Albert was quite the storyteller when he got going. Albert was also a very good soldier, once he got the hang of it. Albert has always been a ’good’ anything once he waded out into the middle of it, but as always, timidity of the currents and waves had hindered him in unfathomable ways. Few people are born with a greater chance to immensity and magnitude than Albert Cavers, a wealthy family of education and means and him with a talent and curiosity spilling out from each and every endeavor.
But things had ruined him.
Seeing Europe in flames. Running his fingers through the bloody underbellies of Empire’s finest. All those Indian jungles. Malayan emergencies. Whole world of troubles. Somewhere a Bren Light ejaculated steel bullets. Somewhere a steel-wrapped solid-bodied death machine exploded, incendiary.
But things had ruined him.
It wasn’t until he was jarred–a passing lady absent-mindedly knocked into his shoulder–that he realized he had stopped. He was standing stationary on the street, white-knuckle clutching his briefcase. Steady stream of human transfer breaking and splitting around him, merging again after him. He was a crag, a rock, an obtrusion. Imposing.
He was caught staring face to face with himself in a shop window, smoke-stained and frosted around the edges. A reflection. He shivered. Mortality. Ghosts everywhere.
Albert could find no solace in this world. No peace.
Go Bold!


Simon’s Ripples.

A review by  Wilna Panagos


An illustrated fable by Jesse S. Mitchell (Author) and Håkan Eklund (Illustrator)

Paperback: 34 pages

Publisher: Stella/Stefanya Press (November 1, 2013)

Language: English

ISBN-10: 0615914810

ISBN-13: 978-0615914817

Reviewed by Wilna Panagos


The apocalypse has come and gone and here we are in Simon’s hot, dusty world with brief time-travelling insects, furtive animals and overgrown debris. And there are trees. And of course there is Simon, Simon who explores his abandoned world barefoot. Simon whose world is a mystery to him, his mind unmarred by preconception. Simon who finds things and names them anew. Simon who sits cross-legged. Simon who learns from his accumulated curiosities. Simon who is alone in this world until he meets a dog. Simon who is about to make a ripple.

Jesse Mitchell uses deceptively simple prose to weave this world and being-in-the-world, delicately layered and infused with deftly created detail, lucid and evocative, phosphorescent with its own yellow golden light. Humming under its breath with music. And of course there’s Simon, Simon who remakes his broken world, who replaces what is lost. Here all the enormous and necessary things start with something small and unsuspected.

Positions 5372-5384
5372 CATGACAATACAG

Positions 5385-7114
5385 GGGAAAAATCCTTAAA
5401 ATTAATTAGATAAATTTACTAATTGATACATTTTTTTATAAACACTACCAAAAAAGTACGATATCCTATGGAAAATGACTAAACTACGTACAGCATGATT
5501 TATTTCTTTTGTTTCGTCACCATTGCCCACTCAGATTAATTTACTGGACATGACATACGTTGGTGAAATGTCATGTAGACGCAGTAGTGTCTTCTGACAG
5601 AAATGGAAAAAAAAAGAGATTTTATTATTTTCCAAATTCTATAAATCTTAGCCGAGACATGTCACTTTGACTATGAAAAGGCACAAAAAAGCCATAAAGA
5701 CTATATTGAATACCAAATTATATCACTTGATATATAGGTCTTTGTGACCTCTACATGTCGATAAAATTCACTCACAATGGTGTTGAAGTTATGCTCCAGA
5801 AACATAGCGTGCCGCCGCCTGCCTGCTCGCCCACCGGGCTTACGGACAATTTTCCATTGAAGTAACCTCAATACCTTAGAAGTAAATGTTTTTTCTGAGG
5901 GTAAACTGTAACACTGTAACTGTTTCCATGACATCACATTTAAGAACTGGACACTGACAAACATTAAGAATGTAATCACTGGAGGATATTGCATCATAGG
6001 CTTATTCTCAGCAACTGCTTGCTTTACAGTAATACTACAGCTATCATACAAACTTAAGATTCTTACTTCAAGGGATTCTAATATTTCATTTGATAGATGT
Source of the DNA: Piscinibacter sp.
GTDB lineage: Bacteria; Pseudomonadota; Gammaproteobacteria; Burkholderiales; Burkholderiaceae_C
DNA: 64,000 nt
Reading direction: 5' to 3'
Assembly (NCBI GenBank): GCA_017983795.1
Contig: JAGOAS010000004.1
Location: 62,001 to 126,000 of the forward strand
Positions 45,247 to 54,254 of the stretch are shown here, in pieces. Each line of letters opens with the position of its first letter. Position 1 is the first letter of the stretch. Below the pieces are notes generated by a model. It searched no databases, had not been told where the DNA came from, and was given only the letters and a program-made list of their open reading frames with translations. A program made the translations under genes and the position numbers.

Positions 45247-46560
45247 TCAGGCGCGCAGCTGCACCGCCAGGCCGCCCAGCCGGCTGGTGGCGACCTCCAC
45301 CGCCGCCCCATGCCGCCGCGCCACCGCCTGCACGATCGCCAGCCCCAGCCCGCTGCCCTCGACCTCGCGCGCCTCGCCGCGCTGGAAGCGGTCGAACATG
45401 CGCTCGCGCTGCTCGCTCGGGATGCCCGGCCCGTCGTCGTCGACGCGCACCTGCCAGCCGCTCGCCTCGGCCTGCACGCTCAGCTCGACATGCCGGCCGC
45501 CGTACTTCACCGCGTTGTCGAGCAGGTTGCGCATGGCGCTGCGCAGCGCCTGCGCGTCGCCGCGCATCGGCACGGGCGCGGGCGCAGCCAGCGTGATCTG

Håkan Eklund’s idiosyncratic artworks add nuance and texture to the narrative rather than merely illustrating it, a separate window on Simon and his world rather than a snapshot of Mitchell’s window. Eklund uses the minimum of means to achieve the absolute maximum account. Strong and nimble dark lines, shivering and bending with constraint energy, an unabashed white, sparingly applied to illuminate the hot and derelict yellow and the unexpected moonlit carmine. The barest hint of the third dimension. That’s it, and it’s enough. Exactly right to reveal his singular vision of Simon’s world, simultaneously ironic and compassionate.

I was dismayed when I reached the end of this graceful and compelling tale. I didn’t want to say goodbye to Simon and leave his world, imperfect and dangerous as it might be.

But leave you must and you take with you the whispered suggestion that we can shape ourselves and restore our broken world. That, although it is a daunting task and the world with its inherent peril is precarious, “It was frightening, especially when you remember just what life can do”, but with a bit of care and luck it can be navigated and it will certainly be worth it.

“He worried he would breathe it in, even a little bit, and he was no worthy receptacle for all the beauty he saw. Even the smallest bit would probably explode him. It pressed down on him from outside, the joy, the splendour. His skinny legs shook. There was a lot to see, you just have to be alive enough to see it.”

“He put his hand up over his mouth, instinctively. He had to remember to breathe, he had to make himself remember to breathe.”




Jesse S. Mitchell

Let me trust the savages, the fierce-feral, the raw. The unsmothered and uncrushed under all the asphyxiating air, the upright-bloody beneath the sheer weight/pressure of undying atmosphere, the rocks and bits and history accumulated. The tall stacks teetering in the corners. Let me trust our teeth and claws and our bated breath. Let me trust whatever left, the beasts, all the living things. Those who lash out quickly, some times violently, move appendages wildly, thick bold arms flung out high and wide like stalks of cascading field-flame, flicker and smoke and smolder and broad shoulders and twice as fast. Silhouettes steady on bruised light of sunset horizons, something like white phosphorous etched against the sky, engraved, burns through the blood.